Last week saw the conclusion of this year’s legislative session. In three all-day floor sessions, we considered 22 bills and resolutions, and also worked through more than 40 reviews of amendments and compromise positions between House and Senate versions of bills.
This year was different from most of the sessions I’ve seen, in that we had worked our way through most of the Senate bills by our last week, and those bills that we did see were primarily minor housekeeping and “fix it” type measures. Thus, while there was plenty to keep us busy, the attention-grabbing action came from conference committees working towards compromise versions of bills. Conference committees are temporary working groups appointed to resolve differences between House and Senate versions of a bill, when neither chamber is willing to accept the other one’s version.
Three members are named from each chamber, and the team is tasked with hammering out something that they think both chambers can support. There are usually a dozen or more such committees appointed during the last week of session, and this year was no exception. But this year, one particular bill held the lion’s share of attention, and that was HB 142, the ethics bill intended to address the concerns highlighted in last year’s heavily supported referendum on lobbyist gift caps.
Prior to the conference committee, there were some significant differences between the House and Senate versions of HB 142. The most notable were on spending caps or limits, where the House bill sought a total ban on direct, one on one gifts from lobbyists to elected officials, with broader allowances for groups of officials being served a meal. The Senate approach was to set a $100 cap on one on one gifts, and to have more constrained allowances for groups taken out for meals.
The other main area of difference was with the House version seeking to require registration of a fairly broad range of individuals as lobbyists, while the Senate version didn’t alter the current definition of who is a lobbyist much at all. While I saw merit in both versions of gift limits, I preferred the Senate’s approach on lobbyist registration.
The conference committee version of HB 142 set out the following provisions. First, it set a one on one gift limit of $75. It also set an intermediate restraint on providing groups of officials a meal.
For the legislature, a group means all the members of either chamber, of the traditional legislative caucuses, or of a committee. The bill also retains the House version’s ban on lobbyists paying for tickets to sporting events and other entertainment or recreation. Lastly, in terms of limits, it bans payment for travel outside of the U.S., but will allow payment for travel within the country that directly pertains to an official’s duties.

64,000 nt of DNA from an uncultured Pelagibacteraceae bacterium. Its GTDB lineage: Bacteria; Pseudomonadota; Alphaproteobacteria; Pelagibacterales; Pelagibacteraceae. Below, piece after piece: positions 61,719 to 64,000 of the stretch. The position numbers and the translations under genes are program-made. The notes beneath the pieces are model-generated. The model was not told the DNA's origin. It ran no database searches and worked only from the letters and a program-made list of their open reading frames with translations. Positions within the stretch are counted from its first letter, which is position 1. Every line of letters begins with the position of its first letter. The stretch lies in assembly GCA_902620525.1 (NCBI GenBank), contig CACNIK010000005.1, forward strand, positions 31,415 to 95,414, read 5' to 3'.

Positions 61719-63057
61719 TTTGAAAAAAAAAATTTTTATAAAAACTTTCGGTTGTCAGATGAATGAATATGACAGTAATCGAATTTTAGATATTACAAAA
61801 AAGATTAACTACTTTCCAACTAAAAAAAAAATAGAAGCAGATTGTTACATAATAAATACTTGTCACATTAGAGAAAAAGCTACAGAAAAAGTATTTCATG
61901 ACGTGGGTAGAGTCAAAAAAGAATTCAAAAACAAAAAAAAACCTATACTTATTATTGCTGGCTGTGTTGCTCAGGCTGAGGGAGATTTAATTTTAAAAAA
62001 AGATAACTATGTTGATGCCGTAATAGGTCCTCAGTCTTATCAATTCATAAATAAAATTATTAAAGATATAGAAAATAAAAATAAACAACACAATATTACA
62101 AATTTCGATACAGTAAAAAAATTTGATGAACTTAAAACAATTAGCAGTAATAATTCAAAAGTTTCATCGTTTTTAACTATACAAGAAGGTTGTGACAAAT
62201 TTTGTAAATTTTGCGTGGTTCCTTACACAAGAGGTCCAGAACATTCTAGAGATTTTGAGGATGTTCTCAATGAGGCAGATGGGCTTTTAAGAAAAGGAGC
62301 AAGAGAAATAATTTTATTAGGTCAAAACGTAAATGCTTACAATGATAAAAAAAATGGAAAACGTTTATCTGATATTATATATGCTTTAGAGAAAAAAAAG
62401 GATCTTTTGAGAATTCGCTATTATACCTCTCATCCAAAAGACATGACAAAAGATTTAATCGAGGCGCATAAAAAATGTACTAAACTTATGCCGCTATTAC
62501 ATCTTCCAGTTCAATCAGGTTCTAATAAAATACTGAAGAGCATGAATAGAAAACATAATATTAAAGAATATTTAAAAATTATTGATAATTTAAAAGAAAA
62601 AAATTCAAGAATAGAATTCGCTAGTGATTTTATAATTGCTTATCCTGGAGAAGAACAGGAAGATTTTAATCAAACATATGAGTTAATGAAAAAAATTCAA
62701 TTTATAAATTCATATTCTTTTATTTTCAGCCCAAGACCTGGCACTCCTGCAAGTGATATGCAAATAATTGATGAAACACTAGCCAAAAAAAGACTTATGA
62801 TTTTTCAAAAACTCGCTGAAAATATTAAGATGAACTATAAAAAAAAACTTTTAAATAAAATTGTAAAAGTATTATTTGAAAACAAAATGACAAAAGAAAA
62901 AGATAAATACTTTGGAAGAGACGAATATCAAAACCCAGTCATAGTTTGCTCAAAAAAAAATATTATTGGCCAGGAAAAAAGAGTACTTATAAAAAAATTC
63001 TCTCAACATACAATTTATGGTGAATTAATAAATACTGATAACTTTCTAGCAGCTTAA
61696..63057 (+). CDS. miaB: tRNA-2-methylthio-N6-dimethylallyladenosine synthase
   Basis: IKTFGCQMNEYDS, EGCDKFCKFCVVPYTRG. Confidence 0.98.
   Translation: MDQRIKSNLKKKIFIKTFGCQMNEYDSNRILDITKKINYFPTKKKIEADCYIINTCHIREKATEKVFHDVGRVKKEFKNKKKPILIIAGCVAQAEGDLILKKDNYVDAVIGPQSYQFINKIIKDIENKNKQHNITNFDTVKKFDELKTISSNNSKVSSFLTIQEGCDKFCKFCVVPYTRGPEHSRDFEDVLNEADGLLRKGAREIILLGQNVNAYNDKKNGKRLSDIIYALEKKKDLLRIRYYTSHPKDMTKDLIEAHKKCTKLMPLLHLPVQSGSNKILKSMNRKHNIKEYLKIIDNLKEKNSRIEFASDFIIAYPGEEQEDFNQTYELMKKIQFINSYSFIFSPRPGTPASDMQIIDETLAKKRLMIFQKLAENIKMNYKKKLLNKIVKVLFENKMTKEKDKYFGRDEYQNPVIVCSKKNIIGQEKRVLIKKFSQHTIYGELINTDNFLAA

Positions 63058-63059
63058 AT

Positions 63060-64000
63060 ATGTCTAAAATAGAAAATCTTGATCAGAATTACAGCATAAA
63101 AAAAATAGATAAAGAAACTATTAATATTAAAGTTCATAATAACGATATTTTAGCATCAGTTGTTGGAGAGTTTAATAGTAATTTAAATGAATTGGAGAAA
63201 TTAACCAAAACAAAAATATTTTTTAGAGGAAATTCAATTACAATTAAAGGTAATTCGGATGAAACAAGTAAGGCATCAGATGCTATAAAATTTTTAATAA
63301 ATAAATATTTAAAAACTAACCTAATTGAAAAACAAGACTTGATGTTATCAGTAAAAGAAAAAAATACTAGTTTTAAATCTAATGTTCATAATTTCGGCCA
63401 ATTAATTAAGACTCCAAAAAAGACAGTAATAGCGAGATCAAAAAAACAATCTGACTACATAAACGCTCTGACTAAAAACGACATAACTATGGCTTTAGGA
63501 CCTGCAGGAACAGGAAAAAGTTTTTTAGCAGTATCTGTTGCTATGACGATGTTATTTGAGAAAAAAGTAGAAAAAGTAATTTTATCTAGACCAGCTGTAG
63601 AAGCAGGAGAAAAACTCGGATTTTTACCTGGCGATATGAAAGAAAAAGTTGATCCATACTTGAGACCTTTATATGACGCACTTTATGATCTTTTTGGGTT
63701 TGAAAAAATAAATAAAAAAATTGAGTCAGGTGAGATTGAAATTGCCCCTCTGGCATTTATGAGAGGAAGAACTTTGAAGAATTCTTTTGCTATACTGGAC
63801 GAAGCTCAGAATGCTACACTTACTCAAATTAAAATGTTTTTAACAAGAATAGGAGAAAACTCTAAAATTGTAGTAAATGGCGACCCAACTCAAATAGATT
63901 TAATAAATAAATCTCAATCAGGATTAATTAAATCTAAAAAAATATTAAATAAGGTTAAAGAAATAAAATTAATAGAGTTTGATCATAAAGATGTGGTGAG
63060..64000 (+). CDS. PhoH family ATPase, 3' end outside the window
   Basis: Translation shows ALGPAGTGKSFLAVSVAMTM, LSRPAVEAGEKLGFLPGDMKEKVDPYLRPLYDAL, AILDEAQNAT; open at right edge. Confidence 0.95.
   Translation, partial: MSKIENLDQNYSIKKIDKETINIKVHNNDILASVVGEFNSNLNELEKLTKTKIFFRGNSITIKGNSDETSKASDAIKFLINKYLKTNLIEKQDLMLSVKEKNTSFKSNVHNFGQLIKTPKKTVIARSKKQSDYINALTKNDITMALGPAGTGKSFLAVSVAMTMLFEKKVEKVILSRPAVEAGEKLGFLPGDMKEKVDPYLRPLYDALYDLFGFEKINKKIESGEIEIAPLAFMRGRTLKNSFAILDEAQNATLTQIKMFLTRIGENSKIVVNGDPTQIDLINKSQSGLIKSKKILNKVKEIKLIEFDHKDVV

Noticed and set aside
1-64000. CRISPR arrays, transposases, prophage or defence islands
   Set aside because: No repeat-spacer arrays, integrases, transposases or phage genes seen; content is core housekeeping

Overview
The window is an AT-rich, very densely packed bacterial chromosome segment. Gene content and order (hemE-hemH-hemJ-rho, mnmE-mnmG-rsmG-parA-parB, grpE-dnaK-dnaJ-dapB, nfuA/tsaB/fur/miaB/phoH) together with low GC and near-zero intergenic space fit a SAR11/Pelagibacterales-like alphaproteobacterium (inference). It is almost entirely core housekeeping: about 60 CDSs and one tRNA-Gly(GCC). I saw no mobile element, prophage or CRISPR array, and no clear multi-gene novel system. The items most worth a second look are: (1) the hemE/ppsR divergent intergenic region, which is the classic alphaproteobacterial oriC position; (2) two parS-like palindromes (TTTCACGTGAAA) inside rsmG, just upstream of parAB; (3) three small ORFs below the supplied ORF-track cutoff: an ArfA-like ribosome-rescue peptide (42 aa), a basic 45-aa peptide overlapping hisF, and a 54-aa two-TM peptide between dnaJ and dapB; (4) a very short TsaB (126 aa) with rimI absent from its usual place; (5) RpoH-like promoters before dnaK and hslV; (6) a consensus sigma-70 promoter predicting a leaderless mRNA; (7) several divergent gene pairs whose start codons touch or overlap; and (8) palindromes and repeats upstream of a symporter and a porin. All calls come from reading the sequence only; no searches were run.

Another provision carried forward from both versions is the return of rule making power to the state ethics commission. This is a fairly key change, which will give the commission the ability to flesh out the provisions of the bill, and make sure that they are properly interpreted and enforced. Finally, the conference committee version of the bill deals with changes to the definition of who must register as a lobbyist. Again, this is a compromise position, and requires registration for anyone who is paid to lobby, or is reimbursed for more than $250 of personal expenses from lobbying. As a further compromise, the fee for lobbyist registration is eliminated.
While I would like to see more constraint of travel, and wonder if the standards for registration as a lobbyist might still be a bit too broad, this final version is nonetheless a significant step forward.
Legislating is a process in which you rarely get exactly what you want, and are frequently required to decide simply whether a bill improves the situation enough to be worth supporting, or not. I think the bill does make that cut, and more than meets the mandate of the voters, so I supported it, and it passed the House unanimously.
Now for my customary session wrap-up. Since Jan. 14, I’ve read nearly 400 bills, resolutions, etc. and cast about 280 floor votes on legislation. I received nearly 3,900 contacts (phone calls, visits, mail and email), of which 24 percent were from within the district. I still maintain the policy that contacts from within the district get first priority. Email made up 79 percent of my in-district contacts, and 86 percent of all contacts. “Spam” email accounted for 9 percent of the out-of-district contacts, which is up from recent years, so the spam artists must be getting a leg up on the spam filter folks.
You can reach Doug Holt at 404-656-0152 or Doug@DougHolt.org.